The Arizona Diamondbacks apparently know how to clean out their veterans in order to take a look at the future. Or maybe things just fell that way. In any case, whether by injury (Chris Snyder, Conor Jackson and Eric Byrnes), trade (Felipe Lopez), or release (Tony Clark), the Diamondbacks have opened up four positions for auditions.
We have already taken a look at Josh Whitesell and his chances of proving himself worthy of the first base job. But will these other young D-Backs have lasting power? Let’s take a look at a trio of possibly under-appreciated D-Backs.
Ryan Roberts – Roberts was a fringe option a while back, but now he’s shown a little bit of power (three home runs) and a little bit of speed (five stolen bases) without a glaringly bad batting average. Is it possible that Roberts will claim the job and keep it despite being a minor league journeyman that has suffered from a bad strikeout rate in the majors so far? In a word, yes. Mostly because of his defense (+18.5 UZR/150 at 2B) and the lack of a potential second baseman in the system (although Rusty Ryal is showing good power in AAA right now, he’s old at 26 and has an inconsistent career), Roberts looks like a strong bet to keep the job. With the fact that his strikeout rates have consistently declined in both the major leagues and minor leagues, Roberts could actually find himself starting for many NL-only leagues next year, but he won’t be the kind of player that wins or loses your league for you. There’s just not enough power or speed here.
Gerardo Parra – Parra is another player that didn’t elicit much excitement in the minor leagues, albeit without all the bouncing around that Roberts had to go through. It just was clear from his .311/.373/.436 minor league line that he didn’t have much power, and though he had 84 stolen bases in the minors, his 71% success rate and declining steals totals weren’t very exciting either. Add in the fact that it was clear from his usage in the minors that the team didn’t think he was a center fielder, and you have your typical fourth outfielder. So far his .281/.321/.427 major league line this year is borderline, and good enough for fantasy owners in deep leagues. But with Byrnes coming back with his big contract and better defense (0.2 UZR/150 for Parra, 6.2 for Byrnes), the guess here is that Parra will be a bench bat next year.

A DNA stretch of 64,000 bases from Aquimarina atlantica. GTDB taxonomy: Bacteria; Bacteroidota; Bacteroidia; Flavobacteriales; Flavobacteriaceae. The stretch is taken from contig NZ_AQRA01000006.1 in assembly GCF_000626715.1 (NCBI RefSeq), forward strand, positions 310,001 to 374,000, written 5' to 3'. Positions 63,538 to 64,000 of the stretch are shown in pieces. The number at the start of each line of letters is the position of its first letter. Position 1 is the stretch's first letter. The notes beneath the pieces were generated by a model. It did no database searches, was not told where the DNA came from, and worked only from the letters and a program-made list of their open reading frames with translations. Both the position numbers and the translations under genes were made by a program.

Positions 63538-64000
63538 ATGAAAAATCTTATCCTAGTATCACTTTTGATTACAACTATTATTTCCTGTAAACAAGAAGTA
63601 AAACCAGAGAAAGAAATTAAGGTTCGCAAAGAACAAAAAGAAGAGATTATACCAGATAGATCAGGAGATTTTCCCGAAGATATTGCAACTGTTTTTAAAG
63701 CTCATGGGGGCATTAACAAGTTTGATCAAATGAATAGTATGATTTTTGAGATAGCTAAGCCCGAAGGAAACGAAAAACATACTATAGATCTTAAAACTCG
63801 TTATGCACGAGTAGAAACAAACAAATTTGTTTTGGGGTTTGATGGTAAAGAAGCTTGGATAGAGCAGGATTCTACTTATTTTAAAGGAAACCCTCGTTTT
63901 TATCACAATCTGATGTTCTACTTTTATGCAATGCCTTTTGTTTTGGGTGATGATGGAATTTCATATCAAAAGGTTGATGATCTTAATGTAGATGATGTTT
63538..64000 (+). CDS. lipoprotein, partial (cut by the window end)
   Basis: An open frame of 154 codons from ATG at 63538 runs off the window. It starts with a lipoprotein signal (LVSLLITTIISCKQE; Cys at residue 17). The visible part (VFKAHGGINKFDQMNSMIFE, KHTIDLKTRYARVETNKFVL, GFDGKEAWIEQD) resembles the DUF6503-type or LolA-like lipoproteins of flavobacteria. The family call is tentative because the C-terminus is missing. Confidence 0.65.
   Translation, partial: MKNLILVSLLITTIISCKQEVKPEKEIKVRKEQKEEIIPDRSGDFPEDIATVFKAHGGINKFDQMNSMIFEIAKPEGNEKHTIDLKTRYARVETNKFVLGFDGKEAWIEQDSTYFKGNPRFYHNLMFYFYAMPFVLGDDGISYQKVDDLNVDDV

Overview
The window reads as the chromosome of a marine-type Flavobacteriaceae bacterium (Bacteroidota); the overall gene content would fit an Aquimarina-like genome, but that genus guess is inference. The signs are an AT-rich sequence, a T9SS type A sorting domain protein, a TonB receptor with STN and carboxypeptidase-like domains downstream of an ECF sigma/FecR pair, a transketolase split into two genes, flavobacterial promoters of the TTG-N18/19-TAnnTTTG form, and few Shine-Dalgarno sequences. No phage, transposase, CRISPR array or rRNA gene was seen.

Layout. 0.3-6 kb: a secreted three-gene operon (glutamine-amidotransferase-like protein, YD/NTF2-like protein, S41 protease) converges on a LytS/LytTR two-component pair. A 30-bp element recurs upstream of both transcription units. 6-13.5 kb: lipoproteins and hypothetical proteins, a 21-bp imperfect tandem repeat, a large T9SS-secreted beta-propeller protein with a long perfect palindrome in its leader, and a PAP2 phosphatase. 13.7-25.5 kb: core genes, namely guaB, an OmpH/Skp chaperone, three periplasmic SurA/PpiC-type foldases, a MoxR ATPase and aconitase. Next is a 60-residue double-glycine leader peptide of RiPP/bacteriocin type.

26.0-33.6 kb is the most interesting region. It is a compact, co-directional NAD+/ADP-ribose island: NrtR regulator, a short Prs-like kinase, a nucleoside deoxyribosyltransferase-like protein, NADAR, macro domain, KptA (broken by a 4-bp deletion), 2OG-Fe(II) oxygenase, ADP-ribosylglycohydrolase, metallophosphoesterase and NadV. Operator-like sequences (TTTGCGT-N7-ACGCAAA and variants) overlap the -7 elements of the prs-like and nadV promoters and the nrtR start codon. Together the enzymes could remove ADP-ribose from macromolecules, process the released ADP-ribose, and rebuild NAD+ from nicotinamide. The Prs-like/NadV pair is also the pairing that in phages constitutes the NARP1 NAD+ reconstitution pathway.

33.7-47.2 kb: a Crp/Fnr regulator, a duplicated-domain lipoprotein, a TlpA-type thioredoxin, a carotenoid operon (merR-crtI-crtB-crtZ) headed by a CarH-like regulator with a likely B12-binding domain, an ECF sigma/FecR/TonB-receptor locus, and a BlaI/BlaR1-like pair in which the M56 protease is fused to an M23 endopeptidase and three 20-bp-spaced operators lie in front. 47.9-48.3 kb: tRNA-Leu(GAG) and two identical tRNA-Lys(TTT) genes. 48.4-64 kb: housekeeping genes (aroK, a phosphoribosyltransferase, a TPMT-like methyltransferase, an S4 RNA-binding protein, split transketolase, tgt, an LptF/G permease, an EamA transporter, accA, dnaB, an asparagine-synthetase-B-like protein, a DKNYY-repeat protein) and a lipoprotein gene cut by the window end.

Miguel Montero – Montero is actually in a different category. He’s more of a post-hype sleeper, because he came up with nice numbers in the minors (.291/.360/.467) and the designation of Future Catcher for the DBacks. Then a funny thing happened on the way to his first 500+ plate appearances. He struck out more than he ever did in the minor leagues and just couldn’t put enough wood on the bat to keep his batting average north of .250 for very long. Guess what. He’s got his strikeout rate down to his minor league levels (around 15%), and suddenly he looks like he did in the minor leagues: a catcher that can discern pitches and whallop the right ones. Montero is a stud again, and should be owned in all keeper leagues regardless of size. Like Roberts, sometimes it just takes a little time to get back to the player you were in the minors.
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